I was not surprised by its narrowness: the Jordan was always a very thin river. This is how we knew it in childhood. The surprise was that after these long years it had become a river without water. Almost without water. Nature had colluded with Israel in stealing its water. It used to have a voice, now it was a silent river, a river like a parked car.
The other bank displays itself clearly to the eye. And the eye sees what it sees. Friends who had crossed the river after a long absence told me they had wept here.
I did not weep.
That slight numbness did not rise from my chest to my eyes. No one was with me to tell me what my face looked like during those hours of waiting.
I look at the body of the bridge. Will I really cross it? Will there be some last-minute problem? Will they send me back? Will they invent a procedural error? Shall I actually walk on that other bank, on those hills displaying themselves in front of me?
There is no topological difference between this Jordanian land I stand on and that Palestinian land on the other side of the bridge.
That, then, is the 'Occupied Territory.'
Toward the end of 1979 I was at a conference of the Union of Arab Writers in Damascus. Our hosts took us to visit the city of Qunaytera. A convoy of cars took us on the short journey and we saw the destruction visited by the Israelis on the city. We stood by the barbed wire behind which flew the Israeli flag. I stretched my hand across the wire and took hold of a shrub growing wild on the occupied side of the Golan. I shook the shrub and said to Hussein Muruwwa, who stood next to me: "Here is the Occupied Territory, Abu Nizar; I can hold it with my hand!"
When you hear on the radio and read in newspapers and magazines and books and speeches the words 'the Occupied Territories' year after year, and festival after festival, and summit conference after summit conference, you think it's somewhere at the end of the earth. You think there is absolutely no way you can get to it. Do you see how close it is? How touchable? How real? I can hold it in my hand, like a handkerchief.
In the eyes of Hussein Muruwwa the answer formed itself, and it was silent and moist.
Now here I am looking at it: at the west bank of the Jordan River. This then is the 'Occupied Territory'? No one was with me to whom I could repeat what I had said years ago to Hussein Muruwwa: that it was not just a phrase on the news bulletins. When the eye sees it, it has all the clarity of earth and pebbles and hills and rocks. It has its colors and its temperatures and its wild plants too.
Who would dare make it into an abstraction now that it has declared its physical self to the senses?
It is no longer 'the beloved' in the poetry of resistance, or an item on a political party program, it is not an argument or a metaphor. It stretches before me, as touchable as a scorpion, a bird, a well; visible as a field of chalk, as the prints of shoes.
I asked myself, what is so special about it except that we have lost it?
It is a land, like any land.
We sing for it only so that we may remember the humiliation of having had it taken from us. Our song is not for some sacred thing of the past but for our current self-respect that is violated anew every day by the Occupation.
Here it is in front of me, as it has been since the day of creation. I said to myself: "Land does not move away." I have not reached it yet. I merely see it directly. I am like someone who has been told he has won a large prize, only he has not got it in his hands yet.
I am still on the Jordanian side. The hours pass. I go back to the waiting room. It is clear there is nothing new for me. I sit on the chair and take out my papers. I pass the time in leafing through them: epigrams and poetic 'sketches' I am preparing for publication under the title "The Logic of Beings"--my ninth volume of poetry. I cast a quick look over the lines and return the papers to the bag. The anxiety of waiting reflects into an anxiety about the work. Before publication I lose my enthusiasm and doubt the value of the text that is about to escape from my control.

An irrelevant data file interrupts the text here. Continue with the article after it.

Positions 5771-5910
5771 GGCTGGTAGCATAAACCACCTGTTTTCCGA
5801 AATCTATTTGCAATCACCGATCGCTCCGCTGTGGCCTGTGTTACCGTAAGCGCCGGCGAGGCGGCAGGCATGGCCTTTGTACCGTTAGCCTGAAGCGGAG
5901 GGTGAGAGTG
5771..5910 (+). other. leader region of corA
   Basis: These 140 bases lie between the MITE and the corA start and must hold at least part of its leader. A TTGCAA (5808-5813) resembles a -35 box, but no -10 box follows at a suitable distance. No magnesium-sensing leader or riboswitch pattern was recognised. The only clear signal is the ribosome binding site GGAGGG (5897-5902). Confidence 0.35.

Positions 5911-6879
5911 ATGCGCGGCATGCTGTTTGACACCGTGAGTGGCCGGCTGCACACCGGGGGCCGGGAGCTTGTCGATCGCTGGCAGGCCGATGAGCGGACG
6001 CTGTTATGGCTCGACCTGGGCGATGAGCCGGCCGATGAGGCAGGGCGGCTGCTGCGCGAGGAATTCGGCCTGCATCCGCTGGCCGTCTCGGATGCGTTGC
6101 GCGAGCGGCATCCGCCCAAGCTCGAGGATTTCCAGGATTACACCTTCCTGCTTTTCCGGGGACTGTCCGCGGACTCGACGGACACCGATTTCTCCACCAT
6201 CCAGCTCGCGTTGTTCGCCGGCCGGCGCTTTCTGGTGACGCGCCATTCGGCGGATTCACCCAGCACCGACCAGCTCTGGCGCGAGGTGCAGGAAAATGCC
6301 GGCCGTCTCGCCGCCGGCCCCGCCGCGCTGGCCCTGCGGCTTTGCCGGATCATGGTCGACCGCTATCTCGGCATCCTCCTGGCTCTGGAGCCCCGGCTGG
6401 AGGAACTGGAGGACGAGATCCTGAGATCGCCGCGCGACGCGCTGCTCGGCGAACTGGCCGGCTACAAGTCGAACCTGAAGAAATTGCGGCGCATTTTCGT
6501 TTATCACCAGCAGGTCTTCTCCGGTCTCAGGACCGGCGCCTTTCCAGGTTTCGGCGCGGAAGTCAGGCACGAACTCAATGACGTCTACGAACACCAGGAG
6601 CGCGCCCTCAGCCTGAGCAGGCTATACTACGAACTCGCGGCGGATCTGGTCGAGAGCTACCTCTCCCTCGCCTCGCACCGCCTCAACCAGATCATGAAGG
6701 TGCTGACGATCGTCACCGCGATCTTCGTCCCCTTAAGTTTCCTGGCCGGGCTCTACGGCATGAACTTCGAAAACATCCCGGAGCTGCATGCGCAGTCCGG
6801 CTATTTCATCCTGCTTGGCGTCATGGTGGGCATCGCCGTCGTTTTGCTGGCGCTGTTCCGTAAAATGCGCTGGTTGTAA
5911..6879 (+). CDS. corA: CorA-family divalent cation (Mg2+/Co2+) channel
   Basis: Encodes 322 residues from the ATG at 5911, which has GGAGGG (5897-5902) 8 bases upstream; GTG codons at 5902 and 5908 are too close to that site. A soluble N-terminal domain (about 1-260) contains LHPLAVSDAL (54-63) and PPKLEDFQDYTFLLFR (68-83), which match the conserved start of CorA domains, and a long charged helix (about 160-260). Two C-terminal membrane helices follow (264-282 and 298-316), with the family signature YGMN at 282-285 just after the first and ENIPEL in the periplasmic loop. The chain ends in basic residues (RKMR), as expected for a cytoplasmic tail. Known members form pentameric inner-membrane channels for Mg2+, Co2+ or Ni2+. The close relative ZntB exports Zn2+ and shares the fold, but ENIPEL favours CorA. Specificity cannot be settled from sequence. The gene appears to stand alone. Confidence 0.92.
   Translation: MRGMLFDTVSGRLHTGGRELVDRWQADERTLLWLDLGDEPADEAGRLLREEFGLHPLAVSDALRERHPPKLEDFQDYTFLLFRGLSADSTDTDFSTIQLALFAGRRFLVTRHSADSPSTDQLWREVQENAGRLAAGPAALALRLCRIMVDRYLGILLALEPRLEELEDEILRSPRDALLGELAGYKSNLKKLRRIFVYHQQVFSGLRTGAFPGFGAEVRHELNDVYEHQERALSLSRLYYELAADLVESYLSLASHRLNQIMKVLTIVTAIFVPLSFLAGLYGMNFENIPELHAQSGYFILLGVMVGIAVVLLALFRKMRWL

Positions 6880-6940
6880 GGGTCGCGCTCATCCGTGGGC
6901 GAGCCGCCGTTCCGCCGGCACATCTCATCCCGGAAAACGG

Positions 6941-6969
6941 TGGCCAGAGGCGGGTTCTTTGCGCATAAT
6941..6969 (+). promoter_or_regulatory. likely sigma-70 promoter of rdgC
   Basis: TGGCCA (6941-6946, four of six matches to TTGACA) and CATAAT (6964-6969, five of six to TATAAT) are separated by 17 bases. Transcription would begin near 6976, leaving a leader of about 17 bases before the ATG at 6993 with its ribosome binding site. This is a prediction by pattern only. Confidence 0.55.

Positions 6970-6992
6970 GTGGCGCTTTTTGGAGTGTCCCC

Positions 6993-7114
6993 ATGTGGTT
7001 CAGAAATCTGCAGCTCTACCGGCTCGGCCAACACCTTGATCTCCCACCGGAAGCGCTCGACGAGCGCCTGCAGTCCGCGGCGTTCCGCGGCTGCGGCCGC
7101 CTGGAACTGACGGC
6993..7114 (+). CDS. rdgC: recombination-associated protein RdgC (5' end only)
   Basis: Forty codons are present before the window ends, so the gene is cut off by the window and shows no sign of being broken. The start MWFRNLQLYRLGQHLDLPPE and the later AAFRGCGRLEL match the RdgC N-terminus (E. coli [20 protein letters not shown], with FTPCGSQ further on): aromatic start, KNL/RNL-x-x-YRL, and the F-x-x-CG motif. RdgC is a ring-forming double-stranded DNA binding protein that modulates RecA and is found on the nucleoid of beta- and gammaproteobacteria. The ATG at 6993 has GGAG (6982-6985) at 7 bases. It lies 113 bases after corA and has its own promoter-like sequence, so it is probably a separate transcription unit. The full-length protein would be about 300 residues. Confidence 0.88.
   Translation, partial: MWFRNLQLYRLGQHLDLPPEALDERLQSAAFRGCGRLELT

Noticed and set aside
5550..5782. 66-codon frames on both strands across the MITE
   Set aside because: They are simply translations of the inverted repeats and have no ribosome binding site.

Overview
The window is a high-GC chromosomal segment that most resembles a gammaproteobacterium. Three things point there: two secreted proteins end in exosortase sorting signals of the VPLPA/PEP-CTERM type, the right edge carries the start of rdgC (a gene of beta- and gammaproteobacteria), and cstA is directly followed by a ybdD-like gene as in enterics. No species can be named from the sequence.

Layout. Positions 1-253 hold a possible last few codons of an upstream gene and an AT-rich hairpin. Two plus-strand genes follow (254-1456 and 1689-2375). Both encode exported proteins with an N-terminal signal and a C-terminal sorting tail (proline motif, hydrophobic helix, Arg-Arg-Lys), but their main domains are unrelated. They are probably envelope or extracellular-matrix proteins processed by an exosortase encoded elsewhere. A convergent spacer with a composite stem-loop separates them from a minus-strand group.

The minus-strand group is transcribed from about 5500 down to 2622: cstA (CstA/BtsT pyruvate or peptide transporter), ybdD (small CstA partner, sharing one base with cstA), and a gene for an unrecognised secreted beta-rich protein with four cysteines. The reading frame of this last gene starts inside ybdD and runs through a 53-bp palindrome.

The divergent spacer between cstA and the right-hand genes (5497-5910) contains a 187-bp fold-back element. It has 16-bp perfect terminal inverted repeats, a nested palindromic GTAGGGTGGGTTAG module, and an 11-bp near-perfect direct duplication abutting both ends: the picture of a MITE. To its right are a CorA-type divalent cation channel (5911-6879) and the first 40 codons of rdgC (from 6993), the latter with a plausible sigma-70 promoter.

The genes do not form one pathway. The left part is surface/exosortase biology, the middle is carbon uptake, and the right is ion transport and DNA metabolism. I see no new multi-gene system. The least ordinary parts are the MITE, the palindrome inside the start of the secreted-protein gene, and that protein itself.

I love the poem as it forms under my fingers, image after image, word after word. And then fear arrives and certainty disappears. That contented moment when the creator is fascinated by his creation ends for me.
This happens and has happened since the first poem I ever published. I remember it well.
I was in the fourth and final year at university. I used to read some of my poems to Radwa on the steps of the library and she used to assure me they were good poems and that I would definitely--one day--be a poet. And one day I gave one of my poems to Farouk 'Abd al-Wahab to publish in Theater Magazine, which was edited by Rashad Rushdi. And then I spent days of terror.
Every day I would think of asking for the poem back, but I was afraid he would consider me weak and indecisive. I would see him in college and almost ask what he thought of the poem and stop myself at the last moment. From the second that poem left my hands I felt it was no good and should not be published. Now I know it really was bad.
The days passed until we arrived at Monday, June 5, 1967.
I went to a baker to stock up with bread, for we thought we were in for a long war. I stood in the long queue and on the pavement beside me--an extension of a small bookshop that had stayed open--were piles of newspapers, magazines, and books. Among tens of magazines I saw the Theater Magazine. I paid for it and riffled through the pages looking for my poem and-- I found it. "Mourid al-Barghouti: 'Apology to a Faraway Soldier.'" What coincidence is this?
My first poem published on this strange morning. On the cover of the magazine, the date: Monday, June 5,1967. A journalist once asked me about this. I told him the story, then added, joking: "I wonder if the Arabs were defeated and Palestine was lost because I wrote a poem."
We laughed, and did not laugh.
I leave the room again.
I go for a walk in the small space between the room and the river. I contemplate the scene. I have nothing to do except contemplate.
Revue de presse
“An important literary event. . . . One of the finest existential accounts of Palestinian displacement that we now have.” —Edward W. Said, from the Foreword
“Forceful, lyrical, evocative. . . . A wonderful read.” —The Washington Report on Middle East Affairs
“Stirring. . . . Poignant. . . . Compelling. . . . I Saw Ramallah is a magnificent addition to world literature. It is picturesque and lifelike. Its evocative images touch, move, and inspire.” –Middle East Studies Association Bulletin
“Marvelous. . . . A beautifully constructed and moving memoir.” –Al-Ahram Weekly
“An honest and lyrical account from the Palestinian Diaspora. . . . This book describes in detail the damage done to the Palestinian people in the most beautiful prose. . . . Because of his frankness and calm tone, Barghouti has ensured that this life story will stay with the reader a long time after all the shouting and politicking stops.” –Cairo Times
“A rare memoir. . . . Humane and eloquent.” –In These Times